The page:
Euro zone unemployment rate up to 9.2%
The European Union statistics office has today revealed that euro zone unemployment has hit a 10-year high as the 16-member nation grapples with recession.
The latest figures take the unemployment rate to 9.2% in April, up from 8.9% in March.
Almost 400,000 more people lost their jobs, taking the number of people out of work to 14.579 million – the highest level since September 1999.
In the meantime, Germany, which is Europe’s largest economy saw unemployment rise from 7.6% in March to 7.7% in April.
However, Spain has the highest unemployment rate of any EU country at 18.1%, followed by Latvia (17.4%) and Lithuania (16.8%).
Meanwhile, France, which is Europe’s second largest economy, saw its unemployment rate creep up to 8.9%.
Howard Archer from IHS Global Insight warned that: “It will be some time before any improvement in economic activity feeds through to help the jobs outlook.”
“Deep and extended economic contraction, depressed business confidence and deteriorating profitability are currently increasingly feeding through to push unemployment up sharply across the euro zone”, explained Mr Archer.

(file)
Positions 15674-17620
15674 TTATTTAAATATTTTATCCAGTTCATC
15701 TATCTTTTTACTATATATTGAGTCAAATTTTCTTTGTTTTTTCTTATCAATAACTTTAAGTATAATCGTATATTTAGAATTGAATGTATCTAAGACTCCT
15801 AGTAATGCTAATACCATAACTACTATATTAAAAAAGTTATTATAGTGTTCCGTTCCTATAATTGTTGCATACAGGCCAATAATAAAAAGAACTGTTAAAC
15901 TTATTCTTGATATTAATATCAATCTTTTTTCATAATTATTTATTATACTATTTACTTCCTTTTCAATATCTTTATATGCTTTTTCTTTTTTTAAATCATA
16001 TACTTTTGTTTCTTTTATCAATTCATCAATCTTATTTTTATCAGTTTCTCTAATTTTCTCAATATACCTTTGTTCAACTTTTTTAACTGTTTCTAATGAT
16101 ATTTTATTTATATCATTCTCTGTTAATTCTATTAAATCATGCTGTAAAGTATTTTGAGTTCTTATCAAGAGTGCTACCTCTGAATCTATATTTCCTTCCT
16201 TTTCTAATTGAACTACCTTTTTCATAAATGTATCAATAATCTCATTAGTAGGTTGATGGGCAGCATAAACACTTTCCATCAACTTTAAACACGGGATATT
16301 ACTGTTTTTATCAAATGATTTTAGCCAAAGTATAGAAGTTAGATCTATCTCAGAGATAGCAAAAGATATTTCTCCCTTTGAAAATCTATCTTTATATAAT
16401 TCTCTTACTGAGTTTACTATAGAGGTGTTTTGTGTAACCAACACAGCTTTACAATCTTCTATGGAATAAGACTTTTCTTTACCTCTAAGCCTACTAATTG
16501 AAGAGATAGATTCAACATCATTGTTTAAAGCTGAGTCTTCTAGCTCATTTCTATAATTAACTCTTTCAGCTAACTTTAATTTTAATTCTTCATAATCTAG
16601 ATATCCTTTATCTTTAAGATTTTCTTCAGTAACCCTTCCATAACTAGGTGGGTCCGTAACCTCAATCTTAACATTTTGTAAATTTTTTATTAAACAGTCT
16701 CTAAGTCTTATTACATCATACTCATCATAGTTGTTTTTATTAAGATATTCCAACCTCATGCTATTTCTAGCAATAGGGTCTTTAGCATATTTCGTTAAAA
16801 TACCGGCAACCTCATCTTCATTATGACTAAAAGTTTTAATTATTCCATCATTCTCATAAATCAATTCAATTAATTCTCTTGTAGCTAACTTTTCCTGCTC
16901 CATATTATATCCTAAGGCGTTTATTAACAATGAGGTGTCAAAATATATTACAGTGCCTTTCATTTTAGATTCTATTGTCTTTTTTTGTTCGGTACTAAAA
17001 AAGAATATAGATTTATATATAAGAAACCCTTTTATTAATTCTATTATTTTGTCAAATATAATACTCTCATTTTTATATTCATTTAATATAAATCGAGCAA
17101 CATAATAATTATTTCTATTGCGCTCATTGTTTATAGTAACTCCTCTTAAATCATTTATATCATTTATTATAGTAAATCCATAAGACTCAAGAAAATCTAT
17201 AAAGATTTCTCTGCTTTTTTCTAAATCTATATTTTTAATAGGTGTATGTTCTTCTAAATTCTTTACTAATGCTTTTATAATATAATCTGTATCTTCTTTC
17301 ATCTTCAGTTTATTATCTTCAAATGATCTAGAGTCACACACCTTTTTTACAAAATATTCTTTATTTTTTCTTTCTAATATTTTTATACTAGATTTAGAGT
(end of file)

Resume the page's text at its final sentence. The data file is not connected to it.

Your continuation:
The European Central Bank (ECB) is scheduled to meet this week to discuss interest rates. Last month, the Bank opted to cut rates by 0.25% to 1% for the euro zone.
The new rate is a record low and is the seventh cut in as many months. Rates have been reduced since October 2008 when they stood at 4.25%.
Meanwhile, the ECB last month announced plans to inject around €60 billion (£53.5 billion) into the economy by buying up debt.